How Chinese travellers are revolutionising travel

In just two decades, China has become the world’s largest outbound travel market, with some 145 million Chinese travellers¹ visiting other countries in 2017, spending $265 billion. That’s 19% of all global travel spend. Compare that to the second largest outbound market, the USA. American travellers spend a mere $135 billion in comparison. It is clear how vastly important Chinese tourism is. The numbers are set to keep growing too, with estimates suggesting 400 million outbound trips by Chinese tourists in 2030.

Chinese tourists have different needs

So how should travel companies make the most of the huge opportunities afforded by Chinese travellers? They have some unique characteristics which need to be considered for success. One particular difference is their propensity to use mobile payments.

China is powering ahead in this arena. In 2017, the penetration rate for mobile payments among smartphone users in China was 46% — twice the level of North America. In China, mobile is set to become the default method of payment very soon. Currently, over 60% of all global mobile payment users are Chinese.

Unsurprisingly the tendency for Chinese consumers to reach for their mobile at the checkout is having an impact when they are travelling. Chinese tourists are over five times more likely to pay this way. According to a recent survey² 61% of Chinese travellers used mobile as a form of payment compared with just 11% for travellers of other nationalities.

What are Chinese tourists spending on?

Image: Bicester Village (Soure: Shutterstock)

While other international travellers prioritise seeing historical landmarks and museums when travelling, Chinese tourists prefer to visit natural scenic attractions and theme parks. The other big draw is shopping. Whilst other tourists spend just 15% of their holiday budget on shopping, Chinese tourists spend 25%. Unsurprisingly their average spend on shopping is thus higher: $762 per person compared with $486 for other travellers. The big winners are Duty Free shops, and Department stores, with skin care and beauty products the category most in demand. Take the UK as an example, where the second most popular visitor attraction for Chinese visitors (after Buckingham Palace) is Bicester Village Designer Shopping Outlet.

Why do Chinese travellers like to pay by mobile?

As you’d expect, shopping is where Chinese tourists use mobile payments the most. 63% have used mobile payments for shopping. This is closely followed by dining (62%) and tourist attractions (58%). The data is more interesting when you consider future aspirations. Virtually all Chinese tourists (93%) say that if businesses accepted mobile payments they’d prefer this method — particularly if merchants accept Chinese mobile payment brands like Alipay and Wechatpay.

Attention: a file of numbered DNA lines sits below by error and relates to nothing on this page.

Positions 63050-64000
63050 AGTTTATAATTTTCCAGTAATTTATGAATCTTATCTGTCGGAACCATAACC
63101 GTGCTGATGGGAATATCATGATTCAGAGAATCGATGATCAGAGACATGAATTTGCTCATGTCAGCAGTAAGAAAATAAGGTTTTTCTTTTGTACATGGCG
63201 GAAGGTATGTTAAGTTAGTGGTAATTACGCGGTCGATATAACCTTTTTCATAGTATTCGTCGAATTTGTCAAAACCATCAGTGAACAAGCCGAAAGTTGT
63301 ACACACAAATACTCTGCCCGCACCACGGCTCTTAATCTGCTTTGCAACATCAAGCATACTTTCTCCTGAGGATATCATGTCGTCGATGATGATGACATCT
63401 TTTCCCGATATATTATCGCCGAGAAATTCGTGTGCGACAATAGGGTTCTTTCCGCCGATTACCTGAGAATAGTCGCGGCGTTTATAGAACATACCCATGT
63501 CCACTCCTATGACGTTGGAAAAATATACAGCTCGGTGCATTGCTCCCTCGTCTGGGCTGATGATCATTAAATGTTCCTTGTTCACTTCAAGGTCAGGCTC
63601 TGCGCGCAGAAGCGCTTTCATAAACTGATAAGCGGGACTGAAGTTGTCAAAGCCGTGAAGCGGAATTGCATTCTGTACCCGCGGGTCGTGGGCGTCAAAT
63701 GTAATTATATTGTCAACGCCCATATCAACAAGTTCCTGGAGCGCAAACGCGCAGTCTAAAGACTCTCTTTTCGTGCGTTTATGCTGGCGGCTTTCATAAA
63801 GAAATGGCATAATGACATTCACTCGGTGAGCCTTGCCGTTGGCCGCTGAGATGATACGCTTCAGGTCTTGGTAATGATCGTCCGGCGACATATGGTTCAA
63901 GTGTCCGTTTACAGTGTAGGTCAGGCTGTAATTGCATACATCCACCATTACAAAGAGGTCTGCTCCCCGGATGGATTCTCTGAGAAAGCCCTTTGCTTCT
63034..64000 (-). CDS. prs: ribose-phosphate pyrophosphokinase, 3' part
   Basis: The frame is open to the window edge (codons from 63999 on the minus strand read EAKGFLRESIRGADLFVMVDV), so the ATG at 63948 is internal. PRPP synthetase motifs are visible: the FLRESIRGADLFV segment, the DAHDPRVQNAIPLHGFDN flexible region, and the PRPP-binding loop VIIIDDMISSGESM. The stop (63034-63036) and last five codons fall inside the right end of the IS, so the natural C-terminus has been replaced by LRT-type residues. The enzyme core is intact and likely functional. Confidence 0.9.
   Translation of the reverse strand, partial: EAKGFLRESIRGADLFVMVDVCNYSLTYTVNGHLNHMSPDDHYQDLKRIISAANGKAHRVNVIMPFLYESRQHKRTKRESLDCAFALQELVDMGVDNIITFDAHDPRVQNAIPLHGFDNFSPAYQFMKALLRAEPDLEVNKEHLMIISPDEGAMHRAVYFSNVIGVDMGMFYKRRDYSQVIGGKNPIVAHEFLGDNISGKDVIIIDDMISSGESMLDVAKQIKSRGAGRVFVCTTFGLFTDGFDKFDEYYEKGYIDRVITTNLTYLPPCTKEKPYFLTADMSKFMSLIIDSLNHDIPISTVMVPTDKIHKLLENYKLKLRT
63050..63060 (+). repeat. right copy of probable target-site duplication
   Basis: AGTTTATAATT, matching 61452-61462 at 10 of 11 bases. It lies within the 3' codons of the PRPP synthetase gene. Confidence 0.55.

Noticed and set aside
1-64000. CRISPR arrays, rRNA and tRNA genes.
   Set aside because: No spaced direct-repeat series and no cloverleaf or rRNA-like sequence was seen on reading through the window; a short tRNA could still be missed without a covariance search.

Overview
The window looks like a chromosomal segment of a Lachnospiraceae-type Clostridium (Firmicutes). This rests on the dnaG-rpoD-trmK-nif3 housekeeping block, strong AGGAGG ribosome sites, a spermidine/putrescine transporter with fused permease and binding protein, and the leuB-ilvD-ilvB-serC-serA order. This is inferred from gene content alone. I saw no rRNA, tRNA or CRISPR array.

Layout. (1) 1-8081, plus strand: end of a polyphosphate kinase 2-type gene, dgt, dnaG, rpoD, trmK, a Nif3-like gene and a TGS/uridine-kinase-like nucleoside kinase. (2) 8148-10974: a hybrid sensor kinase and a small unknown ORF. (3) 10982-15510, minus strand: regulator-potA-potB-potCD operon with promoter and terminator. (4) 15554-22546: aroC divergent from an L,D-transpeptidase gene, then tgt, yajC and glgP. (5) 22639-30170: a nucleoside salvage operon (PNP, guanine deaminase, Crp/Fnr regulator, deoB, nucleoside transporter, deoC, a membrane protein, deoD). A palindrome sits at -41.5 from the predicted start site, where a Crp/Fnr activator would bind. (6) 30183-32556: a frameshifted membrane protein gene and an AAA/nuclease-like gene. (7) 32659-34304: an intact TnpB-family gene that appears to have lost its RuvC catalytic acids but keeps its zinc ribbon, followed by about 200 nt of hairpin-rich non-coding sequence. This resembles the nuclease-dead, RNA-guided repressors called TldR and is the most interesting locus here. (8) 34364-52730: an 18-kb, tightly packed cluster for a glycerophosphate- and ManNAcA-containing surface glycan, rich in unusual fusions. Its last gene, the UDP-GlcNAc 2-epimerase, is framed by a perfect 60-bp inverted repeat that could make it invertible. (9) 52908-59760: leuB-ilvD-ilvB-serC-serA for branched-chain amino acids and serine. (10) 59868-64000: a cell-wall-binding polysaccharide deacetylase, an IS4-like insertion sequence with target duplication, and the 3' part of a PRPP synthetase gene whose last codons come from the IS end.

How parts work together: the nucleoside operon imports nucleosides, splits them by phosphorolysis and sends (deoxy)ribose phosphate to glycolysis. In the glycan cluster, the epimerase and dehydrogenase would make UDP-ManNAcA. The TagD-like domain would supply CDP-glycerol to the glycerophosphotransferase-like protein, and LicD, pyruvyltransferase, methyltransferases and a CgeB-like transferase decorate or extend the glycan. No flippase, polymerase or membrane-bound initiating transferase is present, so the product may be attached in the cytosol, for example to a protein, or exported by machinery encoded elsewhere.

Image: WeChat app (Source: Shutterstock)

There are a number of reasons why mobile payments are so popular:

  • It’s easier and familiar
    As disposable income continues to grow, payment method is now seen as more important than price by Chinese tourists. Additionally, they find the logo of their home mobile payment provider reassuring and something to feel proud about.
  • It’s seen as more secure
    Whilst authorisation of card transactions takes place on a merchant’s terminal, it takes place in the palm of the hand of the smartphone user and it’s often authorised with a thumb scan. Concerns about fraud are much reduced.
  • It offers deals and discounts
    The biggest player in Chinese mobile payments is Alipay. It’s expanding its coverage, incentivising Chinese travellers overseas to use it by offering promotional offers and discounts.
  • There’s greater exchange rate transparency
    Chinese tourists tend to feel that the exchange rates for using bank cards or changing money abroad are high. When surveyed many said that after trying mobile payments, they were impressed that the exchange rate seemed far more favourable.

This is just one area where the impact of China is being felt in the Travel & Tourism sector. And it’s not hard to imagine that where China leads, the rest of the world will follow. Understanding the needs of Chinese travellers and learning from them offers huge opportunities.

Further deep-dive into this topic in one of our exclusive Strategic Insight Issues at this year’s WTTC Global Summit 2019 in Seville, Spain on Thursday 4 April. You can watch live on the day at: wttc.org/livestream


¹ Source: WTTC Mobile Payments Report 2019
² Source: Outbound Chinese Tourism and Consumption Trends 2017 — Neilsen